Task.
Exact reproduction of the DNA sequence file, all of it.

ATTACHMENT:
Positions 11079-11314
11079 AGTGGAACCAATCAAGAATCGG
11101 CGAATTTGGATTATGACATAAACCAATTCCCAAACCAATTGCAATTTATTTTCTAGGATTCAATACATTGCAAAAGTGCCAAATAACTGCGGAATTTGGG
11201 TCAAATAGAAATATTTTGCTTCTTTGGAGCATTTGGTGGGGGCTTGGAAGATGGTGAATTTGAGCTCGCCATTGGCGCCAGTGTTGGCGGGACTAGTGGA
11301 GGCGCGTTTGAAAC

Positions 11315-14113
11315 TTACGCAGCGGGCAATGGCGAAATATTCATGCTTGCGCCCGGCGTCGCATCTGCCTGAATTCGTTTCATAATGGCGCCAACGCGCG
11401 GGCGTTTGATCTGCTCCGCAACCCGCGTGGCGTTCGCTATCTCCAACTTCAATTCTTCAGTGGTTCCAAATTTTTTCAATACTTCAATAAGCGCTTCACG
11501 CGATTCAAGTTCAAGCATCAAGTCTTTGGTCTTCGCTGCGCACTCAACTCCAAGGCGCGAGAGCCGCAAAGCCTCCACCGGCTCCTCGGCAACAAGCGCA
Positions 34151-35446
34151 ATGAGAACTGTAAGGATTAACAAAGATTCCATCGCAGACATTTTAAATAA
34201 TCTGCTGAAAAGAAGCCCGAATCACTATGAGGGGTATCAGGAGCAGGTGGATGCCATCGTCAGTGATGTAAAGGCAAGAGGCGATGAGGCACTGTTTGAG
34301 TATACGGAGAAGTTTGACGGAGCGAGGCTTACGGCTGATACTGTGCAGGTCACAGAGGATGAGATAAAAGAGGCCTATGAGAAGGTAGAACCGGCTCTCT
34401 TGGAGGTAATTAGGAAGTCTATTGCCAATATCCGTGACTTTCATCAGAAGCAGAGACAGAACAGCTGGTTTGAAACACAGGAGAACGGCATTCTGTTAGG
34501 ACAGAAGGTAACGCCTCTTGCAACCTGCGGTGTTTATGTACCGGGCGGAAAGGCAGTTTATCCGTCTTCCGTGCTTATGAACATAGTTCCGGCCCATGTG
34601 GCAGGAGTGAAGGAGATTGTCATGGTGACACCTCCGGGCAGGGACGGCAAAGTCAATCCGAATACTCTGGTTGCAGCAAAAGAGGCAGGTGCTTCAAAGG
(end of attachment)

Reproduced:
Positions 11079-11314
11079 AGTGGAACCAATCAAGAATCGG
11101 CGAATTTGGATTATGACATAAACCAATTCCCAAACCAATTGCAATTTATTTTCTAGGATTCAATACATTGCAAAAGTGCCAAATAACTGCGGAATTTGGG
11201 TCAAATAGAAATATTTTGCTTCTTTGGAGCATTTGGTGGGGGCTTGGAAGATGGTGAATTTGAGCTCGCCATTGGCGCCAGTGTTGGCGGGACTAGTGGA
11301 GGCGCGTTTGAAAC

Positions 11315-14113
11315 TTACGCAGCGGGCAATGGCGAAATATTCATGCTTGCGCCCGGCGTCGCATCTGCCTGAATTCGTTTCATAATGGCGCCAACGCGCG
11401 GGCGTTTGATCTGCTCCGCAACCCGCGTGGCGTTCGCTATCTCCAACTTCAATTCTTCAGTGGTTCCAAATTTTTTCAATACTTCAATAAGCGCTTCACG
11501 CGATTCAAGTTCAAGCATCAAGTCTTTGGTCTTCGCTGCGCACTCAACTCCAAGGCGCGAGAGCCGCAAAGCCTCCACCGGCTCCTCGGCAACAAGCGCA
Positions 34151-35446
34151 ATGAGAACTGTAAGGATTAACAAAGATTCCATCGCAGACATTTTAAATAA
34201 TCTGCTGAAAAGAAGCCCGAATCACTATGAGGGGTATCAGGAGCAGGTGGATGCCATCGTCAGTGATGTAAAGGCAAGAGGCGATGAGGCACTGTTTGAG
34301 TATACGGAGAAGTTTGACGGAGCGAGGCTTACGGCTGATACTGTGCAGGTCACAGAGGATGAGATAAAAGAGGCCTATGAGAAGGTAGAACCGGCTCTCT
34401 TGGAGGTAATTAGGAAGTCTATTGCCAATATCCGTGACTTTCATCAGAAGCAGAGACAGAACAGCTGGTTTGAAACACAGGAGAACGGCATTCTGTTAGG
34501 ACAGAAGGTAACGCCTCTTGCAACCTGCGGTGTTTATGTACCGGGCGGAAAGGCAGTTTATCCGTCTTCCGTGCTTATGAACATAGTTCCGGCCCATGTG
34601 GCAGGAGTGAAGGAGATTGTCATGGTGACACCTCCGGGCAGGGACGGCAAAGTCAATCCGAATACTCTGGTTGCAGCAAAAGAGGCAGGTGCTTCAAAGG